From the Editor
Near the end of June I attended two openings at Bard College’s Center for Curatorial Studies. Anti-Establishment, curated by Johanna Burton, and the subject of one of our Recommends this issue, was paired with Liam Gillick’s From 199A to 199B, curated by the programs Executive Director Tom Eccles. The two rigorous and, in many instances, irreverent exhibitions make a nice couple, especially during the summer months when the art world tends to put aside more serious matters. As mentioned in the last issue, it is the season of the summer group exhibition and for those fortunate enough to have the resources necessary to travel abroad, some big European fairs (Art Basel) and shows (Documenta (13) and Manifesta 9). Burton and Gillick’s exhibitions got me thinking about these massive exhibitions, their status as a form of institution and the way in which they set up different frameworks and hierarchies through which we end up viewing the work. How contemporary artists respond to and critique these institutions—that often welcome and absorb counter-cultural efforts (Documenta (13)‘s Artistic Director recently ‘welcomed’ the Occupy movement)—is a territory rich for exhibition and art making alike.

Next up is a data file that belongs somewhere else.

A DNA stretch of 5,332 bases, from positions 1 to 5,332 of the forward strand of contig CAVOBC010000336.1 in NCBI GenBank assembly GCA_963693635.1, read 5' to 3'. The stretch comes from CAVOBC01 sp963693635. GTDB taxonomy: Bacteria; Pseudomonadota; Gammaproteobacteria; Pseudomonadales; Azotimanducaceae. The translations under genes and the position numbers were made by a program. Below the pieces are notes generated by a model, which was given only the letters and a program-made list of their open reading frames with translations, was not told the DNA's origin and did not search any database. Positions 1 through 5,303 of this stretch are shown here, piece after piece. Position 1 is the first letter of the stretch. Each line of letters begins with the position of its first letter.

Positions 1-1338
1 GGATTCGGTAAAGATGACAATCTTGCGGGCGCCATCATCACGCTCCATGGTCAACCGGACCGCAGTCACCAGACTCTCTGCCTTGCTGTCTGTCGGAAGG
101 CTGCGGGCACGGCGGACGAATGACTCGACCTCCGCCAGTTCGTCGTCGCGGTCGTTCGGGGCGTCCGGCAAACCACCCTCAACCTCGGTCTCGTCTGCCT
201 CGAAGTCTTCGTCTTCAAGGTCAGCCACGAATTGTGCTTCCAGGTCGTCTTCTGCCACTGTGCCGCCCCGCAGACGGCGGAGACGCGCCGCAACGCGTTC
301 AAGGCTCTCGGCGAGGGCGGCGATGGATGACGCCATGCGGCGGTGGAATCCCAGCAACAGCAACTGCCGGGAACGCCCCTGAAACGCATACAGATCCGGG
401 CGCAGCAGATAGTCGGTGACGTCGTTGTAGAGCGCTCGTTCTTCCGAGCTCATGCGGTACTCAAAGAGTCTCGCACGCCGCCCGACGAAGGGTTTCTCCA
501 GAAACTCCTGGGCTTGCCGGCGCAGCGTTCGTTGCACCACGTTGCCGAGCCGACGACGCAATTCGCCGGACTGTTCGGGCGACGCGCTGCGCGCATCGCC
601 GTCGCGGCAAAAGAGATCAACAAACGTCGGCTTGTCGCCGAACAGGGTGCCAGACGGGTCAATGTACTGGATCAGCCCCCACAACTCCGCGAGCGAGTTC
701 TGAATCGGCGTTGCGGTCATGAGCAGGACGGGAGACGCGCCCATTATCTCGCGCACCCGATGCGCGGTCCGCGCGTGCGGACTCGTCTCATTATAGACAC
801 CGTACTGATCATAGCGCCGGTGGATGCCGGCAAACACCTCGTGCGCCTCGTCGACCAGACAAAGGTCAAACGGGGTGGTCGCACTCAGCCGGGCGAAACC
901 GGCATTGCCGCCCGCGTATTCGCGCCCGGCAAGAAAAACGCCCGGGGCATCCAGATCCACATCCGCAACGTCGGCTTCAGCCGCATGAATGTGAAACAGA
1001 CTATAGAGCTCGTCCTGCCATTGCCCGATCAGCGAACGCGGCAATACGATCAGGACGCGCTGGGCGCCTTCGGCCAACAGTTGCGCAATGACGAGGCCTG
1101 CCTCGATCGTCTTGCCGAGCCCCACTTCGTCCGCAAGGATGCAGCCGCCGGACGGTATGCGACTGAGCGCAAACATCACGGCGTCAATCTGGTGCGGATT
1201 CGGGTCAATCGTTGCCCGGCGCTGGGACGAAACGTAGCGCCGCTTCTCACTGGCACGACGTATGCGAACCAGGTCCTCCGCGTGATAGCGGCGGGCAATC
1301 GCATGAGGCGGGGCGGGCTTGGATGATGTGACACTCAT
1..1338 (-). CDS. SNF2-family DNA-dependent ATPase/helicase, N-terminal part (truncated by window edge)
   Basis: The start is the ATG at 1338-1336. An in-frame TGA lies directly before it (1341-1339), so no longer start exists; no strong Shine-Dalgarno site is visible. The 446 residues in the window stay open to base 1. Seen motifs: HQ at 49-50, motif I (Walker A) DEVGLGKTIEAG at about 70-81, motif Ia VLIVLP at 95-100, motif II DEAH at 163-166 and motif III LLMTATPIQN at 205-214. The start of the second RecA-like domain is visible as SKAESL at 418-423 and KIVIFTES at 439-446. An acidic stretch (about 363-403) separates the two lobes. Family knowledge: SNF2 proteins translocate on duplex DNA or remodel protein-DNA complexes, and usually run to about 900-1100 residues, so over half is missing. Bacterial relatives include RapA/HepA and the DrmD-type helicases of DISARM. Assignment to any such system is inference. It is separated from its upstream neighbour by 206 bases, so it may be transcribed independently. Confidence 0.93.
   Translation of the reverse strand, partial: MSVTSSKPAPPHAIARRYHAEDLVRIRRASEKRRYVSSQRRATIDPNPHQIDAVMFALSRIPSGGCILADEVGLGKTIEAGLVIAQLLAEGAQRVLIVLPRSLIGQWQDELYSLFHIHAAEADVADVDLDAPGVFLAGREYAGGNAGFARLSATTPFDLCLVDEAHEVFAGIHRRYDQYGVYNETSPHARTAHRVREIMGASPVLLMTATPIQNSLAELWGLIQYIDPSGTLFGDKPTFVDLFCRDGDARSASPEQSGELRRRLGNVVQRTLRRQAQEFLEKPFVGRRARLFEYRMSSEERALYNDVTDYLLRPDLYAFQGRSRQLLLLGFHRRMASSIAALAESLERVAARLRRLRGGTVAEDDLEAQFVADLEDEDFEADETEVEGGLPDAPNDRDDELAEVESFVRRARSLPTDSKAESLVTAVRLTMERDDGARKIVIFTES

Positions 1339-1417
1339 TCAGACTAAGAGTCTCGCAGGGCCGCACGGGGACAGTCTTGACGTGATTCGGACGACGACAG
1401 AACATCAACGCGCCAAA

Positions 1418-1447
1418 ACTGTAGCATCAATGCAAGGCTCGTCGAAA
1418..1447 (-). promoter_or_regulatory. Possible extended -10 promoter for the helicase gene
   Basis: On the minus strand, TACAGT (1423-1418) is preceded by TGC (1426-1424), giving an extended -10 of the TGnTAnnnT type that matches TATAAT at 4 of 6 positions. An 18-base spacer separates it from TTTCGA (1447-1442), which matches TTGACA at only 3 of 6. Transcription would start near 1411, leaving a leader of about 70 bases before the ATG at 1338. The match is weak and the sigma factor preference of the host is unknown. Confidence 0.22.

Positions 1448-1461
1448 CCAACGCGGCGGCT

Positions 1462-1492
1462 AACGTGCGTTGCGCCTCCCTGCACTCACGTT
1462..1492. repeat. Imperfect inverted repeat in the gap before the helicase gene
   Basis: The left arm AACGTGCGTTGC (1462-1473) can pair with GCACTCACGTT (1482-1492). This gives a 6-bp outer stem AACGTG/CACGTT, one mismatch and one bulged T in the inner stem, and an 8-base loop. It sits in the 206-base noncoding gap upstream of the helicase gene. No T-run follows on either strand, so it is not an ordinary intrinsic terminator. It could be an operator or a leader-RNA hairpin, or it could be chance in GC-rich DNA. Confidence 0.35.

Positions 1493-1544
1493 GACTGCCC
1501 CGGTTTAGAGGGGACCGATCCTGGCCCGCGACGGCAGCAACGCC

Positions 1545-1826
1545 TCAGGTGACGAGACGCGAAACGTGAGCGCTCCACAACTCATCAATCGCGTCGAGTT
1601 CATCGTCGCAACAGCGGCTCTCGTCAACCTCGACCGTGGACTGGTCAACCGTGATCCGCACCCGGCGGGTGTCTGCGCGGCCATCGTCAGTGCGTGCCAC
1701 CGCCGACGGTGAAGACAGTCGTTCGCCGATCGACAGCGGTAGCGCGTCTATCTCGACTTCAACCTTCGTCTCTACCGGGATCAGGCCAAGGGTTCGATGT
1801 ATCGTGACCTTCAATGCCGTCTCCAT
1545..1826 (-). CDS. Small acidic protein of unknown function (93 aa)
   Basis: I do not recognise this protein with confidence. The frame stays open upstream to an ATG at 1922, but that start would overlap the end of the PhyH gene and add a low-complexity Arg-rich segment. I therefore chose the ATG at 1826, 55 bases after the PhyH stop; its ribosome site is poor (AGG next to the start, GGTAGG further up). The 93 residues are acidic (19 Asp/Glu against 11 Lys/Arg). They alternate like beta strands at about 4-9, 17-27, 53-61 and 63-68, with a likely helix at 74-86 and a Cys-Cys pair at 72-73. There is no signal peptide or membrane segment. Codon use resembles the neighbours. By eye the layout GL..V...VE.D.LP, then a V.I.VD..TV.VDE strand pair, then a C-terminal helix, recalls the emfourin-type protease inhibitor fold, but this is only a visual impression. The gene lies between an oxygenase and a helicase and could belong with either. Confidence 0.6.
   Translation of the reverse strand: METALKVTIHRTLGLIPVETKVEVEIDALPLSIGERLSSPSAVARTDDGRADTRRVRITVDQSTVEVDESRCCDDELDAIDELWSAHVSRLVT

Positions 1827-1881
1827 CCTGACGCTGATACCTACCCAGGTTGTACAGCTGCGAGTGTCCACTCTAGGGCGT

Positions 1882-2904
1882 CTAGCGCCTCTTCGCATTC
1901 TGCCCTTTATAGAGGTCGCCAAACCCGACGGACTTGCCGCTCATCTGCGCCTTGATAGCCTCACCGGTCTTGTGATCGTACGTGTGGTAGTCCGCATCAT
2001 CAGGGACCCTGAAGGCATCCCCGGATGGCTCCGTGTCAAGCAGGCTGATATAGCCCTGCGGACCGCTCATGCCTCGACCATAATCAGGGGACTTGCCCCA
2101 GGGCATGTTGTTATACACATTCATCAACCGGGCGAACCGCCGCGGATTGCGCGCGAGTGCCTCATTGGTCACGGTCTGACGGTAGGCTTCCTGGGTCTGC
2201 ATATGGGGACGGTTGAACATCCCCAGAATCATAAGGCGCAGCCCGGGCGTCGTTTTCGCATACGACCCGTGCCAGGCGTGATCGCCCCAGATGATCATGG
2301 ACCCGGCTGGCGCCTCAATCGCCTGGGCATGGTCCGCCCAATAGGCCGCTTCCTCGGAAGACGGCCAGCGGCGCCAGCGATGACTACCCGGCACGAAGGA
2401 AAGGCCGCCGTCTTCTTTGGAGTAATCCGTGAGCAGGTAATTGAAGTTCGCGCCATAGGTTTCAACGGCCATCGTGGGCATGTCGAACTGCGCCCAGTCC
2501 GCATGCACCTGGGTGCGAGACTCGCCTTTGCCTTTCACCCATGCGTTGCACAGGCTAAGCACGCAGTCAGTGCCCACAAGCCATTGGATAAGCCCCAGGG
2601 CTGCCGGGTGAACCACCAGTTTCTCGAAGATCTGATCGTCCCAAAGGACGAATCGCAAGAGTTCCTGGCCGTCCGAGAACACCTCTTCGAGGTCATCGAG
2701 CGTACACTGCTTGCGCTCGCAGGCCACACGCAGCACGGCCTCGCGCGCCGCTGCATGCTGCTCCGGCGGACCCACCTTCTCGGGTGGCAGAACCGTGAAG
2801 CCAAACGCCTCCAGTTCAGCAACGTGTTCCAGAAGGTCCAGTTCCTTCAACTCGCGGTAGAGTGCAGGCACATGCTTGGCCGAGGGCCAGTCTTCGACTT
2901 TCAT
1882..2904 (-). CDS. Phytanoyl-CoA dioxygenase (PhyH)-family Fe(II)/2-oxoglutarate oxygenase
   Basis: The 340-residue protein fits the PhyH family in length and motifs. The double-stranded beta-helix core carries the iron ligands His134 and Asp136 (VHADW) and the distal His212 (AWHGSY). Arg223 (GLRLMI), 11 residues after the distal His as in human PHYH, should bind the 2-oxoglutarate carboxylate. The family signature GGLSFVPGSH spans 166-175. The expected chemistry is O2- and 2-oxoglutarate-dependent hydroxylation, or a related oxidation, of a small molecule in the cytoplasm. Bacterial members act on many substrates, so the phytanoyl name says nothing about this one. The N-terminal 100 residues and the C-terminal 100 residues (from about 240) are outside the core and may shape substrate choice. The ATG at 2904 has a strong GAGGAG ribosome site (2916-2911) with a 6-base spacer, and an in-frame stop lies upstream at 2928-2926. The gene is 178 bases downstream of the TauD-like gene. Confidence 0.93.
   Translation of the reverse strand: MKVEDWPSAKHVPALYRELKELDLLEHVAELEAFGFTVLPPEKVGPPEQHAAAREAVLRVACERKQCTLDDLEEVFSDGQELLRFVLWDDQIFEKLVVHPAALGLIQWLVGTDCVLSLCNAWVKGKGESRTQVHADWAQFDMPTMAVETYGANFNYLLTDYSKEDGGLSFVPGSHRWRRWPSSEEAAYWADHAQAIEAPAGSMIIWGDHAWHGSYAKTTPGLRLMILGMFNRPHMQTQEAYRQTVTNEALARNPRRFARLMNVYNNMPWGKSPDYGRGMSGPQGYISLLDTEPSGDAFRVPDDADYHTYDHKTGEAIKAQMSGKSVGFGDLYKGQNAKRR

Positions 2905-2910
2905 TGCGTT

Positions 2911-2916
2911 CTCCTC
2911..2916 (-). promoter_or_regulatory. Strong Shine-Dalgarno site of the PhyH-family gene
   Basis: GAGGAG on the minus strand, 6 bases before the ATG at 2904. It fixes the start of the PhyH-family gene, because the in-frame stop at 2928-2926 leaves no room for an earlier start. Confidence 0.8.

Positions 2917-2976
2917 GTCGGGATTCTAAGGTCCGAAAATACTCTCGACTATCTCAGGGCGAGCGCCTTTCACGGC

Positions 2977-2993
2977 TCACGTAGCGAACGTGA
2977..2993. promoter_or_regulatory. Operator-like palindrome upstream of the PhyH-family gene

If new avenues for critique have become necessary than an expansion of subjects and entry-points is a must. Along those lines we’re thrilled to have artist and writer Mary Walling Blackburn (recently re-located to Dallas for a teaching position at SMU) and Brooklyn painter Marley Freeman’s text as a part of this issue. Utilizing a clip from Deep Throat (1972) Walling Blackburn and Freeman look to uncover the ‘feminine mark’ and find a new way into thinking about the politics of abstraction. We appreciate a good conversation here at ...might be good, and curator and writer Ursula Davila-Villa engages Buenos Aires-based artist Matias Duville in just such a dialogue.
Not all summer shows fit the group mold and a number of solo-exhibitions have caught our attention. Austin-based artist Erin Curtis’s show of new paintings and collages entitled Prosperity Garden is currently on view at David Shelton Gallery in San Antonio. Former ...might be good Editor and writer Claire Ruud made the trip and offers her thoughtful take on Curtis’ undertaking. In Dallas, the Goss-Michael Foundation is host to an exhibition from British artist Adam McEwen that writer and U.T. Arlington Assistant Professor Benjamin Lima lends his thoughts. Our last salvo from the review front comes from Durham-based writer and art historian Julie Thomson who visits the Taubman Museum of Art in Roanoke, Virginia for a look at Wayne White’s exhibition BIG LICK BOOM. Houstonites may remember White’s massive George Jones puppet head from his exhibition at Rice Gallery in 2009.
In Europe? What’s on your summer reading list? Have some untold methods of institutional infiltration and critique at your ready? Let us know about them by emailing us at: email@example.com.
Eric Zimmerman is an artist and Editor of ...might be good.